All Politics Is Local: Books of Millie O'Neill and Speaker of the House Thomas P. O&#39Neill Jr.

- by Renee Roberts


What we can surmise indirectly is that although Treasures was a “Coffee-table” book, it was not resident on an O'Neill coffee table.

By Renée Magriel Roberts

When we arrived in Harwich Port in 1975 it was hard to ignore what I can only think of as a large presence at Ike’s breakfast place on Main Street. Thomas P. O’Neill, Jr. and his family had a home here, within walking distance to Bank Street Beach. By ’75 Tip had been in politics for over 40 years. He was hard to miss in the village, which was — and still is — a pretty sleepy little place. He was affable and approachable and ate his breakfast in one of the leatherette booths or on a stool at a formica countertop, right in front of the short-order cook. Representative O’Neill didn’t have airs; he was a real person in spite of his celebrity, quick with a handshake and a smile.

In 1977, Tip O’Neill capped his already successful political career with a truly remarkable 10-year leadership role as Speaker of the United States House of Representatives, the longest continuous service in this post in the Nation’s history. Informed by the Great Depression, Tip consistently supported programs for the disadvantaged and let light and air into the secrecy that had enveloped the workings of Congress. Here on the Cape he was responsible for creating and preserving one of the jewels of the National Park System, the Cape Cod National Seashore. As Democrats, and social activists, we revered him, as we revered John F. Kennedy, whose seat in the House Tip had won back in 1952.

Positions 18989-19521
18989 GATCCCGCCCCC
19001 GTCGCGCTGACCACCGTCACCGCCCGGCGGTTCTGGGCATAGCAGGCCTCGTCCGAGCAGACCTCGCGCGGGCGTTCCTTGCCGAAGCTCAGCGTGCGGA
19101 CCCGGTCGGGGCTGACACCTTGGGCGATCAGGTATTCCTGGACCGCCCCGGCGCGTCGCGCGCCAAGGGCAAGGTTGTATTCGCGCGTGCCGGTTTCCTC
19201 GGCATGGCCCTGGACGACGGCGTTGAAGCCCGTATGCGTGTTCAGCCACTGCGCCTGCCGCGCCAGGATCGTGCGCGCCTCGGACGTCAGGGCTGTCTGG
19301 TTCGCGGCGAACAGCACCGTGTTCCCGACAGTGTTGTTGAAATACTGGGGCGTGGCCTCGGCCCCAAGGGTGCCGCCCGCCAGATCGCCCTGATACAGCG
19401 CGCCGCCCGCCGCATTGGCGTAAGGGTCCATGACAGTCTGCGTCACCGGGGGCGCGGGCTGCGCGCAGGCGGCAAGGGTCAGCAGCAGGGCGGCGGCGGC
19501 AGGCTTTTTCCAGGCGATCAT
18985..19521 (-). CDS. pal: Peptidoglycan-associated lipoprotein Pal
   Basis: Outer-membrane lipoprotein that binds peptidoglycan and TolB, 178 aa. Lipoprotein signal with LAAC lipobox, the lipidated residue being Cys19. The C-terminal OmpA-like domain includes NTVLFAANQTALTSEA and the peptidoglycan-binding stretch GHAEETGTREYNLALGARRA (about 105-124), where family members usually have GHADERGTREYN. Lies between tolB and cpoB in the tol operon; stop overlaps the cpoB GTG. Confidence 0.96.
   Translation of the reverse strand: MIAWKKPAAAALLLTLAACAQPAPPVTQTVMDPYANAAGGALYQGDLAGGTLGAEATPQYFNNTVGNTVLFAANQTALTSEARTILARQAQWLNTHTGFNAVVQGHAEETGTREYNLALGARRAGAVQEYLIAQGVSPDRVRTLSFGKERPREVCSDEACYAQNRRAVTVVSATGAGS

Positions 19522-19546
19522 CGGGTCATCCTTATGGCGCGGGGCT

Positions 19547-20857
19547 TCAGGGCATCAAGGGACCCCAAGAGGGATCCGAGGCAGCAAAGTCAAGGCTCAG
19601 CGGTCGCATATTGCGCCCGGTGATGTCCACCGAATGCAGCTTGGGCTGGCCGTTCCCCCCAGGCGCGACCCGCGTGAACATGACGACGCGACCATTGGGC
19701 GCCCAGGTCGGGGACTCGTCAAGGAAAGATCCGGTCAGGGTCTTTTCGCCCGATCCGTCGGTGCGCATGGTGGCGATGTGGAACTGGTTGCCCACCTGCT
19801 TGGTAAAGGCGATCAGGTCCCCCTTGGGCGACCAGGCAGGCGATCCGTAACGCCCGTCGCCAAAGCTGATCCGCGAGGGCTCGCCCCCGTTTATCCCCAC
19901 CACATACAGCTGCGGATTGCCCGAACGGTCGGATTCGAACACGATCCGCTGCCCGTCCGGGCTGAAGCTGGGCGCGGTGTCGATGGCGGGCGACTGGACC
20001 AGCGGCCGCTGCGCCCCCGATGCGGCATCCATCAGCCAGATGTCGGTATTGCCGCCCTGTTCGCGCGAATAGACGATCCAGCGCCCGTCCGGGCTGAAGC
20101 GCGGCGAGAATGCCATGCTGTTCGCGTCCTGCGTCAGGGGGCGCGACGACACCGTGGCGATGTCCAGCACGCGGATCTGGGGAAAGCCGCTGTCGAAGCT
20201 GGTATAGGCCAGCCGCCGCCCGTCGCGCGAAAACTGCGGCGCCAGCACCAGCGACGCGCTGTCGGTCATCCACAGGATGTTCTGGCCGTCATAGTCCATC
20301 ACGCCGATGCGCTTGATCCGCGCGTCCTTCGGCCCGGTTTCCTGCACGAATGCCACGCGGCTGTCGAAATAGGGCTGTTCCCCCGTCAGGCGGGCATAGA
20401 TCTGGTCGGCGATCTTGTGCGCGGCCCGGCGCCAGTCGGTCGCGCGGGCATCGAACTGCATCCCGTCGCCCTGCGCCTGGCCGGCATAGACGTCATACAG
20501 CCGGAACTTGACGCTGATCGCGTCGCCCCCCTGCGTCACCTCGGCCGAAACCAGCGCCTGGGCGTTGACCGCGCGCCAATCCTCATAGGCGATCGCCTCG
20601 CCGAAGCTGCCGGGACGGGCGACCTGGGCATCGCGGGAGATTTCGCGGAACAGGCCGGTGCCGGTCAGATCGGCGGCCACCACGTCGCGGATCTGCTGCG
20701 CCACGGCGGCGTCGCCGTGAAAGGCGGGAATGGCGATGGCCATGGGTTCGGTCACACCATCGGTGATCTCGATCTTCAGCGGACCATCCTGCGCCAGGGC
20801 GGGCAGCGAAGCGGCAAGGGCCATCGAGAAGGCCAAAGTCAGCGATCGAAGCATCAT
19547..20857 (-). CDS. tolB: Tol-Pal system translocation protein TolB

In 1984 Boston College named its library after him and received his political papers upon his death in 1994. Last fall, his wife Millie passed away; their estate was settled this year. The O’Neill’s home in Harwich Port was sold; antiques and collectibles were picked up by the local auction house. Items not valuable enough to auction were tagged for a yard sale. The O’Neill children identified and distributed treasures. Tip and Millie’s everyday books were packed into boxes, some destined for the tag sale and others for the Treasure Chest, a free store at our local dump.

We now arrive at the tale of two dogs — Geraldine, a mutt who looks like the dictionary definition of bird dog, with a bossy, runt-like personality, opinionated, and obsessive about working, and Chessie, the pedigreed reddish brown and white Portuguese Water Dog. The former is one of three siblings, foisted on us by a relative; the latter dog belongs to Kip and Stephanie O’Neill, the Speaker’s son and daughter-in-law. We happen to live near the only field in town where you can let your dog exercise (do not ask for the location), and as oftentimes happens, the dogs make friends long before the people do. It is — well — a democratic kind of place where any dog can run, as long as they don’t beat up on other dogs or humans.